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PLoS One. 2013 May 31;8(5):e64364. doi: 10.1371/journal.pone.0064364. Print 2013.

Cancer associated E17K mutation causes rapid conformational drift in AKT1 pleckstrin homology (PH) domain.

Author information

1
Bioinformatics Division, School of Bio Sciences and Technology, Vellore Institute of Technology University, Vellore, Tamil Nadu, India.

Abstract

BACKGROUND:

AKT1 (v-akt murine thymoma viral oncogene homologue 1) kinase is one of the most frequently activated proliferated and survival pathway of cancer. Recently it has been shown that E17K mutation in the Pleckstrin Homology (PH) domain of AKT1 protein leads to cancer by amplifying the phosphorylation and membrane localization of protein. The mutant has shown resistance to AKT1/2 inhibitor VIII drug molecule. In this study we have demonstrated the detailed structural and molecular consequences associated with the activity regulation of mutant protein.

METHODS:

The docking score exhibited significant loss in the interaction affinity to AKT1/2 inhibitor VIII drug molecule. Furthermore, the molecular dynamics simulation studies presented an evidence of rapid conformational drift observed in mutant structure.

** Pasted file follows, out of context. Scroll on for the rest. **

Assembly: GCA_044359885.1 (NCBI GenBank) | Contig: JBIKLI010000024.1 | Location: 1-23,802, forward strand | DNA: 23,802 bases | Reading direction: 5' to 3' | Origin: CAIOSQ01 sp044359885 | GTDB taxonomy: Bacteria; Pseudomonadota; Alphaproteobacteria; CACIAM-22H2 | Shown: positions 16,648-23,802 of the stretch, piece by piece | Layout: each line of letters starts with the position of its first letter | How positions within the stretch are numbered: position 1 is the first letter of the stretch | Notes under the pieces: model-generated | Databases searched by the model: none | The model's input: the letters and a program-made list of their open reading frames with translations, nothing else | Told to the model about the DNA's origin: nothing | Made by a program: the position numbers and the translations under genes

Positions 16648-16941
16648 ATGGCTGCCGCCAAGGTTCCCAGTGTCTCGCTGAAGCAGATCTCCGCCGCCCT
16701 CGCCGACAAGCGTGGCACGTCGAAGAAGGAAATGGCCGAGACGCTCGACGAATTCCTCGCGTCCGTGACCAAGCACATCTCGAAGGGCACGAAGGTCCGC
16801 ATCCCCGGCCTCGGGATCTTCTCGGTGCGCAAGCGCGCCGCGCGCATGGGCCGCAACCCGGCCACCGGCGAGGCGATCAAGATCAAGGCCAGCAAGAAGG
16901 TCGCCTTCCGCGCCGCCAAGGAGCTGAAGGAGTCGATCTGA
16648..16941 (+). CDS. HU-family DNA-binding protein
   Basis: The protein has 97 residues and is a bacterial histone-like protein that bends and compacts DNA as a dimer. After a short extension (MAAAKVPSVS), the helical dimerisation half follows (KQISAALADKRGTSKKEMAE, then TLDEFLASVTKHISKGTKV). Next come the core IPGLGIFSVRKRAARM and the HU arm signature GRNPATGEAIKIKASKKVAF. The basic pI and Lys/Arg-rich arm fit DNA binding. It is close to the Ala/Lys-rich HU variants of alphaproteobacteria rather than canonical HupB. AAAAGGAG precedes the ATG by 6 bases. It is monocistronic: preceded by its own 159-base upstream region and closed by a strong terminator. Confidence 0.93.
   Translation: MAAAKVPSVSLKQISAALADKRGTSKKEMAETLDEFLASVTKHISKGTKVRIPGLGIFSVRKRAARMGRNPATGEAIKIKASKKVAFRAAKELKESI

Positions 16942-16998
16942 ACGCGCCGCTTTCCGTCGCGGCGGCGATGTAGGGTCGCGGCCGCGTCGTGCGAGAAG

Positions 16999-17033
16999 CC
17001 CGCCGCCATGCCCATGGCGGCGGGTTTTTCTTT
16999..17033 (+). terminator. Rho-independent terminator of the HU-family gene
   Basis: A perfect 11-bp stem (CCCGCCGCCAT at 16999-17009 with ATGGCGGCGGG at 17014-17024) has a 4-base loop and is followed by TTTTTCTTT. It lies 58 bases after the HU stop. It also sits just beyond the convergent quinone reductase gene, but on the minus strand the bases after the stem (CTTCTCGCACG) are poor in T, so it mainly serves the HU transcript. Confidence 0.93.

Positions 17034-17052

RESULTS:

There was no stability loss in mutant as compared to native structure and the major cation-π interactions were also shown to be retained. Moreover, the active residues involved in membrane localization of protein exhibited significant rise in NHbonds formation in mutant. The rise in NHbond formation in active residues accounts for the 4-fold increase in the membrane localization potential of protein.

CONCLUSION:

The overall result suggested that, although the mutation did not induce any stability loss in structure, the associated pathological consequences might have occurred due to the rapid conformational drifts observed in the mutant AKT1 PH domain.

GENERAL SIGNIFICANCE:

The methodology implemented and the results obtained in this work will facilitate in determining the core molecular mechanisms of cancer-associated mutations and in designing their potential drug inhibitors.

PMID:
23741320
PMCID:
PMC3669323
DOI:
10.1371/journal.pone.0064364
[Indexed for MEDLINE]
Free PMC Article

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